Interpretation is more encompassing than the linguistic world in which man lives, for even animals exist by interpreting. They sense the way they are placed in the world. A piece of food sitting before a chimpanzee, a dog, or a cat will be interpreted by the animal in terms of his own needs and experience. Birds know the signs that tell them to fly south.
Of course constant interpretation on many nonlinguistic levels is woven into the fabric of all human living together. Human existence is conceivable without language, observes Joachim Wach, but not without mutual comprehension of one man by another — i.e., not without interpretation. Yet human existence as we know it does in fact always involve language, and thus any theory of human interpreting must deal with the phenomenon of language. And of all the variegated symbolic media of expression used by man, none exceeds language in communicative flexibility and power, or in general importance. Language shapes man's seeing and his thought — both his conception of himself and his world (the two are not so separate as they may seem). His very vision of reality is shaped by language. Far more than man realizes, he channels through language the various facets of his living — his worshiping, loving, social behavior, abstract thought; even the shape of his feelings is conformed to language. If the matter is considered deeply, it becomes apparent that language is the "medium" in which we live, and move, and have our being.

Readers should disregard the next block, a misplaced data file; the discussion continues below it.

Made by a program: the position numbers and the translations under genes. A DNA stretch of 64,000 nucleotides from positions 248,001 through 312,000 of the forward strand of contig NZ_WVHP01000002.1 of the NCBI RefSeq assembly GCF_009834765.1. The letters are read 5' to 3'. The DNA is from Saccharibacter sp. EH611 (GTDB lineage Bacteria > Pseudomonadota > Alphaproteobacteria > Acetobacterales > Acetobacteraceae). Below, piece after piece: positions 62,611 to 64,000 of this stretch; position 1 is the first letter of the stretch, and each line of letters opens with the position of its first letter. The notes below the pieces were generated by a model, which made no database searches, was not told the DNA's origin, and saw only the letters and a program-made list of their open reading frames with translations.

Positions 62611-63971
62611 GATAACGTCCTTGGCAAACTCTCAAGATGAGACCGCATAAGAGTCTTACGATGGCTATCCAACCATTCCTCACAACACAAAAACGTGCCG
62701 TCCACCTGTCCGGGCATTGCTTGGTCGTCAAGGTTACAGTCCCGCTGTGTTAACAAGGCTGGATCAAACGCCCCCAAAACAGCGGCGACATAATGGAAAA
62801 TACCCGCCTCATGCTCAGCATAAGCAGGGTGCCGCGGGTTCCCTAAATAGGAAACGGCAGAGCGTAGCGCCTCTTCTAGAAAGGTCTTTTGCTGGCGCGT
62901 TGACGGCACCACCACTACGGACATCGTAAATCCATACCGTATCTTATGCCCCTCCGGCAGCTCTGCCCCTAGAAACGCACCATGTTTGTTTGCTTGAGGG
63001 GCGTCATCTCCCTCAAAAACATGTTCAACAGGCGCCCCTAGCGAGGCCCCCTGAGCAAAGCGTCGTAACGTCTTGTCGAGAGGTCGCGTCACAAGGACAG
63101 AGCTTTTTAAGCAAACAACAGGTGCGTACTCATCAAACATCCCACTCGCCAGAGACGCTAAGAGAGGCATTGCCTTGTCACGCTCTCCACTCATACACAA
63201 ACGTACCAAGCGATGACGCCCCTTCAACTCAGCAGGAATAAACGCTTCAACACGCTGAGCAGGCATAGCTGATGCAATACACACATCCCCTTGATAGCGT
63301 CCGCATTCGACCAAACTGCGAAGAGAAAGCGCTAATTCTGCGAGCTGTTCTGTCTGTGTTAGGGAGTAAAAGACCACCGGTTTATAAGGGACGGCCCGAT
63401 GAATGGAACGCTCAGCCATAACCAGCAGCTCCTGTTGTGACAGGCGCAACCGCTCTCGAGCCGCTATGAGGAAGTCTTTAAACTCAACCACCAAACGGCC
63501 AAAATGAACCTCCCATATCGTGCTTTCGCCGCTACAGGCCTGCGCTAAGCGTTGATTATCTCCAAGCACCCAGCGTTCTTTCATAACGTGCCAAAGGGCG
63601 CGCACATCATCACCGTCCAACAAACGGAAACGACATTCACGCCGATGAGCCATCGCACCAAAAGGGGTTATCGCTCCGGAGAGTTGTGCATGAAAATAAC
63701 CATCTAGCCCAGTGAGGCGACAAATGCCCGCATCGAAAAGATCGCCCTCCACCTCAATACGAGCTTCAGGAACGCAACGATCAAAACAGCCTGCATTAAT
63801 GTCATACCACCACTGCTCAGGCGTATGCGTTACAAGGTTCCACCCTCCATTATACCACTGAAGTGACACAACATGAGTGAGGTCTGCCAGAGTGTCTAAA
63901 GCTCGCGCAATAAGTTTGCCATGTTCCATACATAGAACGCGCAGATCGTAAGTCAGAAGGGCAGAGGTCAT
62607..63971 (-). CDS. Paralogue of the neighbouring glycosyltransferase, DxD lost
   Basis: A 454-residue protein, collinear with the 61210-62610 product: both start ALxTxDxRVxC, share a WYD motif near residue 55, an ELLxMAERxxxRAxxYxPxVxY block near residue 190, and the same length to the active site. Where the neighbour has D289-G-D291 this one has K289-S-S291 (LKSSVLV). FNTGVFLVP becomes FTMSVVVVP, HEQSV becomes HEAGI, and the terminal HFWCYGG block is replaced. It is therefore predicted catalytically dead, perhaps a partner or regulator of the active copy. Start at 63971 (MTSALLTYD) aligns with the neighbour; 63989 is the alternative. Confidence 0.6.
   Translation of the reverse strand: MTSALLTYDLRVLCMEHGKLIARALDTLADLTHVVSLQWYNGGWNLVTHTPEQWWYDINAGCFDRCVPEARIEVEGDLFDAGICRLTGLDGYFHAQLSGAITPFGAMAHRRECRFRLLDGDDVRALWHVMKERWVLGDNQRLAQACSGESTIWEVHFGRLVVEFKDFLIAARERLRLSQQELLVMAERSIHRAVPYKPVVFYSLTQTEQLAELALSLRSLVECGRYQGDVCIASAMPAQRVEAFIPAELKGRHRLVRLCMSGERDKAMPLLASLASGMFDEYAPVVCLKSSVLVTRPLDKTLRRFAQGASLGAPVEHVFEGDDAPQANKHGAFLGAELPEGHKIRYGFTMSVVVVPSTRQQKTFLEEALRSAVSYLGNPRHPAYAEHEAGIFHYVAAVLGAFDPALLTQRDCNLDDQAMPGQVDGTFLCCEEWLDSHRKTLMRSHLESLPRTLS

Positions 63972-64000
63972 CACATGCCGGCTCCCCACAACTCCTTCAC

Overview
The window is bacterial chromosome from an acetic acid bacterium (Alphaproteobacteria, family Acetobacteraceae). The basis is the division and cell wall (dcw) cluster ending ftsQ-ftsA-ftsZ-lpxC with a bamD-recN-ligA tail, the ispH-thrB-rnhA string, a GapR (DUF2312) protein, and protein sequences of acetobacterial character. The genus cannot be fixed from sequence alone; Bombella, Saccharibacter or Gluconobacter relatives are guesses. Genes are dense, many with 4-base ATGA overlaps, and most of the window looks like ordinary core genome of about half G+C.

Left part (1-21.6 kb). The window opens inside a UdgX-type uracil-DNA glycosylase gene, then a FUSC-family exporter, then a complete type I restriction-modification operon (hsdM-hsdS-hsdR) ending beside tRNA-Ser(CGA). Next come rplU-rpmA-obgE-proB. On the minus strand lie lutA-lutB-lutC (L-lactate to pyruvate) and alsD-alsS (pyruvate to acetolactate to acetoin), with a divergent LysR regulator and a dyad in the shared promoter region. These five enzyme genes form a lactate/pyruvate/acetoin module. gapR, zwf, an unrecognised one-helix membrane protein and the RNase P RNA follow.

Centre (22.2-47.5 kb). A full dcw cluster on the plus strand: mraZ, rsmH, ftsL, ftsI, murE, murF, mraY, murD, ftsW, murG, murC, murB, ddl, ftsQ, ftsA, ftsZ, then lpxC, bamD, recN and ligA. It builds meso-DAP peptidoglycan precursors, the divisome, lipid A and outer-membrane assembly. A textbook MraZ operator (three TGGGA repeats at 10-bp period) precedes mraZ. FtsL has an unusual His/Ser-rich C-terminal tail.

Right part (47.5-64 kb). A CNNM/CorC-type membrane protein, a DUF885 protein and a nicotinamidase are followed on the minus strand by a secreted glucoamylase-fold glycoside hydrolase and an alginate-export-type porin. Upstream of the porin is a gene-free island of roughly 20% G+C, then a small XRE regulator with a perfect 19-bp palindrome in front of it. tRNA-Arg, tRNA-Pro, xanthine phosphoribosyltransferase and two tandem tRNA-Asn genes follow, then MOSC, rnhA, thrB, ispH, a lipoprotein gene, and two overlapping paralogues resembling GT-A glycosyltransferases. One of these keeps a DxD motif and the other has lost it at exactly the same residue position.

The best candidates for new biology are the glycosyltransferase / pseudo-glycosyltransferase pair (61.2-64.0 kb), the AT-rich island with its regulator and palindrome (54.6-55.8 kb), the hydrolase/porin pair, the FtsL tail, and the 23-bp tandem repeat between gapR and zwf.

Interpretation, then, is a complex and pervasive phenomenon. Yet how complexly, how deeply, does the literary critic conceive it in his understanding? We need to ask whether critics do not tend to equate analysis with interpretation. We need to ask whether the realistic metaphysics and assumptions underlying modern criticism in most of its forms do not present an oversimplified and even distorted view of interpretation. A work of literature is not an object we understand by conceptualizing or analyzing it; it is a voice we must hear, and through "hearing" (rather than seeing) understand. As the coming chapters will suggest, understanding is both an epistemological and an ontological phenomenon. Understanding of literature must be rooted in the more primal and encompassing modes of understanding that have to do with our very being-in-the-world. Understanding a literary work, therefore, is not a scientific kind of knowing which flees away from existence into a world of concepts; it is an historical encounter which calls forth personal experience of being here in the world.